I came across a lovely quote recently on the role of parents in building self-esteem, which perfectly captures why we include parents in our services at Clear Sky.
‘Parents are the ultimate teachers. They teach their children what to think about the world, what is important and unimportant and about their own self-worth. Whether overtly or covertly, children learn from their parents about who to love, how to love, how to be loved (or even if) they should love themselves’ (Dunham et al. 2011).
As adults, it is important that we can be reflective about the implicit or explicit messages that we are giving to our children. As the quote outlines, the way we approach the world is the way our children will approach it.
Here are three simple ways to start sending the right messages to your children to help shape their view of themselves and their world…
1. Spend dedicated, consistent time with your child
Even if it’s just for half an hour a week, ring fence a time to be with your child. Take part in an activity of their choice and ensure that there are no other distractions to take you away from this dedicated time. This means putting your phone away out of sight, on silent, for the time you are spending together. Focus on your child. Avoid giving suggestions or opinions in this time, just be there to listen to them and be alongside them with no agenda. Soak up the loveliness of being in each other’s company in this special time.
Message to child: you are worthy of my time. You are special enough for me to put everything else on hold for this period. I am here for you and I care about you.
2. Allow your child to make choices
Give your child two choices as often as you can to allow them the room to learn how to trust their instincts. This looks like giving two options in small ways e.g. ‘would you like an apple or banana for snack’ and in bigger ways ‘would you like to go to the park after school, or visit nanny?’. Make sure you are happy with the outcome of either choice, that there is no preferred outcome. Giving children choices helps them to feel empowered to make decisions and to have some control in their lives where there is often very little.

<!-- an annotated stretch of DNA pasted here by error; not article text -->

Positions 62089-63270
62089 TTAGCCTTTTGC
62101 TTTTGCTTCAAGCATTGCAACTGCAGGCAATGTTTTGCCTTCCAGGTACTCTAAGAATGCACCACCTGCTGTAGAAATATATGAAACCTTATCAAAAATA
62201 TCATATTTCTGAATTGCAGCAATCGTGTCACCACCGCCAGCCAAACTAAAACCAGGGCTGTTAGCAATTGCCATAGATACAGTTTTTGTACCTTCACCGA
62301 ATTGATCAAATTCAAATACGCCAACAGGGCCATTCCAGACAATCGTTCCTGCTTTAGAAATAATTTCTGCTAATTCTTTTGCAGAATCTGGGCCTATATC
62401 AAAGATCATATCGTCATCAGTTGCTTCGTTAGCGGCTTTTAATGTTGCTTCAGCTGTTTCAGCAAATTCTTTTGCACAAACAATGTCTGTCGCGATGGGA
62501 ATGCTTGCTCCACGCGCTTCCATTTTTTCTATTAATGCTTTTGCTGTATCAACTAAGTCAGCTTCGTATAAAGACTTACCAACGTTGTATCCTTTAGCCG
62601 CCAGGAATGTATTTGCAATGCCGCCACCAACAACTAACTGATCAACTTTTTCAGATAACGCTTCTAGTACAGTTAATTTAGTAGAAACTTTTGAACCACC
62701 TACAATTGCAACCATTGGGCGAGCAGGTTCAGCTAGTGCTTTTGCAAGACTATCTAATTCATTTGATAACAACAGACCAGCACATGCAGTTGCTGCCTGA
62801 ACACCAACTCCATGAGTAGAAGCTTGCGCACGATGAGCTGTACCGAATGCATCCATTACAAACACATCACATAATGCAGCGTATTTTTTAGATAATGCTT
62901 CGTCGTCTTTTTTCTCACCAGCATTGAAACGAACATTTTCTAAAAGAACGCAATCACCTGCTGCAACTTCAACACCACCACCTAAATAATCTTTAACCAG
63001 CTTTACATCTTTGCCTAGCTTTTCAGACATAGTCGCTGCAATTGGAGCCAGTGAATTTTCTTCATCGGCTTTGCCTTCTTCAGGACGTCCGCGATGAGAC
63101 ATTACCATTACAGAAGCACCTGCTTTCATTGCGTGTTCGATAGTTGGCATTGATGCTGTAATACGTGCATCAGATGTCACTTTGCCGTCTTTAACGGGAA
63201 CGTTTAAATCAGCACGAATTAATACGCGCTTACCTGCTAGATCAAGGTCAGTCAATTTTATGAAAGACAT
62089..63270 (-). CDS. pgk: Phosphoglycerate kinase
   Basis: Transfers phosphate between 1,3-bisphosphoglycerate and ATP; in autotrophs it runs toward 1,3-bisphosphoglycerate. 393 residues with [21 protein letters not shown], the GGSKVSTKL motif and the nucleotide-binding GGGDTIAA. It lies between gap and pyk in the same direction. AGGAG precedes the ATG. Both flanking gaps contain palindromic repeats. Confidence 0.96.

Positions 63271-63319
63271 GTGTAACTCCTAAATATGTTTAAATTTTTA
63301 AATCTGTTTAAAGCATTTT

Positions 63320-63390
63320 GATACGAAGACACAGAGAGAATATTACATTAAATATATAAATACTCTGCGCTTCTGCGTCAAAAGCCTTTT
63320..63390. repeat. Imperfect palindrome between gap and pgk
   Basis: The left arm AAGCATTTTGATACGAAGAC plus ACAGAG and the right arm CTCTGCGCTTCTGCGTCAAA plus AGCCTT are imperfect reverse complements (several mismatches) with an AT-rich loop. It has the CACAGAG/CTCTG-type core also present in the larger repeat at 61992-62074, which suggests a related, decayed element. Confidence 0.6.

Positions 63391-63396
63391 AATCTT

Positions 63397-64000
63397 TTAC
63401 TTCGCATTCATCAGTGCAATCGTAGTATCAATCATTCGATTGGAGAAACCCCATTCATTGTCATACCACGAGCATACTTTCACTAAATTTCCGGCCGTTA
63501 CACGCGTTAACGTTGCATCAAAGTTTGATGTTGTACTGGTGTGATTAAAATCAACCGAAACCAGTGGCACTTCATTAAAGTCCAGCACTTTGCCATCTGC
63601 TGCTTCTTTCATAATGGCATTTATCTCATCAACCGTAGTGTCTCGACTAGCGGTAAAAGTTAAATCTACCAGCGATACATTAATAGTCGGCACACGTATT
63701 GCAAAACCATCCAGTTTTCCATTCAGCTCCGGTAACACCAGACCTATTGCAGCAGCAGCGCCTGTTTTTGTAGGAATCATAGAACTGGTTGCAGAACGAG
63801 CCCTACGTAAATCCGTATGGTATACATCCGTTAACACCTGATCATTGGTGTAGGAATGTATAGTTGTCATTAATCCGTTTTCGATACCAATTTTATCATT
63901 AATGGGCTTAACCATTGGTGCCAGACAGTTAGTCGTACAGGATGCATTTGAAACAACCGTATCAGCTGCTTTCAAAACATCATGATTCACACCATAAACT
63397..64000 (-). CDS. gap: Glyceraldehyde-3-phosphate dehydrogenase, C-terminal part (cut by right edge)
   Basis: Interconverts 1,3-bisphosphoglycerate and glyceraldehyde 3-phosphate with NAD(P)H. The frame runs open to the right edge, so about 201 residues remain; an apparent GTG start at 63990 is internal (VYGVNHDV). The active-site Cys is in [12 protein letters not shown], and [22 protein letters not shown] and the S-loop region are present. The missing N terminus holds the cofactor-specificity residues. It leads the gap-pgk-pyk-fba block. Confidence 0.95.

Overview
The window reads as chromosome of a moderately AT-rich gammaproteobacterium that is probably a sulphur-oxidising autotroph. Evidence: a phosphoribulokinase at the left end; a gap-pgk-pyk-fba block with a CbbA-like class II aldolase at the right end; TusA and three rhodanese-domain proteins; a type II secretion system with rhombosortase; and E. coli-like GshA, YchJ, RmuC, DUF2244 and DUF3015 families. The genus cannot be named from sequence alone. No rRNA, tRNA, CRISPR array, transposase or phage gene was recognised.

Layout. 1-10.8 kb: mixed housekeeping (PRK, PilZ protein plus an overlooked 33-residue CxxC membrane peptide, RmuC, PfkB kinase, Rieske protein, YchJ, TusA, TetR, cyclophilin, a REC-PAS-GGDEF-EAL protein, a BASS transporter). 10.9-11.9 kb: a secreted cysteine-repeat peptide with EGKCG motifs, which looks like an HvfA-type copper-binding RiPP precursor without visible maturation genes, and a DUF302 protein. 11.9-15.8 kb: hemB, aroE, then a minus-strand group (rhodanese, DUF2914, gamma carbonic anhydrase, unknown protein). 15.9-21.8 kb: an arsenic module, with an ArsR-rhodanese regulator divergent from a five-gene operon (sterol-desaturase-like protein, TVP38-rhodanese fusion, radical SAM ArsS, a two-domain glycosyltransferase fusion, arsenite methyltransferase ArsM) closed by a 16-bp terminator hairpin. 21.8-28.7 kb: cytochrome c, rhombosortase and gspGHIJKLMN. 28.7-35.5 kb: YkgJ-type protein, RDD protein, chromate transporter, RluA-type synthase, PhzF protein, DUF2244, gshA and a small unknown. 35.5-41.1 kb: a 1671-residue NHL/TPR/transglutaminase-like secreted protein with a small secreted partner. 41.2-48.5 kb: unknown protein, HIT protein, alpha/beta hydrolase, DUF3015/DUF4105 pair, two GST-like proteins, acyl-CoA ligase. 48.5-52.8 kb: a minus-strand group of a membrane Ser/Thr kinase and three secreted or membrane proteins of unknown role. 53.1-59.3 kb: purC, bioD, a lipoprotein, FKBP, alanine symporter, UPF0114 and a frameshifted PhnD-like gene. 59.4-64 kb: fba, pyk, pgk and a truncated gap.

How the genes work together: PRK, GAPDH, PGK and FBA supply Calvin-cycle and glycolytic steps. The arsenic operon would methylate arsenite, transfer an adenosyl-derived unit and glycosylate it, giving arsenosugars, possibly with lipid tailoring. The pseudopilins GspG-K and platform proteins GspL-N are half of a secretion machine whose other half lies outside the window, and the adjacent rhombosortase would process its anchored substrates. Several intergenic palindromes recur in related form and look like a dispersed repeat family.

Message to your child: I trust you to make good choices. You know what you like and you can choose it. You are responsible for your own decisions.
3. Allow children to work things out for themselves
When something bad happens, your instinct might be to teach your child a lesson and over explain what has happened. Too many words can confuse children. Try to allow them the space to work out what happened for themselves by asking open questions and listening to what they have to say. Ask open questions like ‘I wonder what would have happened if you’d done it differently?’ and ‘I wonder how that made your brother feel?’ You don’t need to give your child all of the answers, the only way they will truly learn is through repeated experience.
Message to child: you can work out problems for yourself. You have a sense of what is wrong and right. You can trust your own feelings about a situation and make good choices.
Be mindful of the messages you might be giving your child in your actions, and make subtle changes to see a big impact over time.
Be mindful of times when you are acting distracted or dismissive when your child is trying to talk to you. Ask yourself ‘is the way I am acting giving my child the right message? What is the most important thing right now?’
Adjust your behaviour accordingly to give your child the implicit or explicit message they need to receive. If that message is ‘I love you’, ‘you are important’ or ‘I care about you’ then you can show that without using any words just by being open and present.
Try out the techniques above and let us know how you got on!
By Sophia Giblin, CEO
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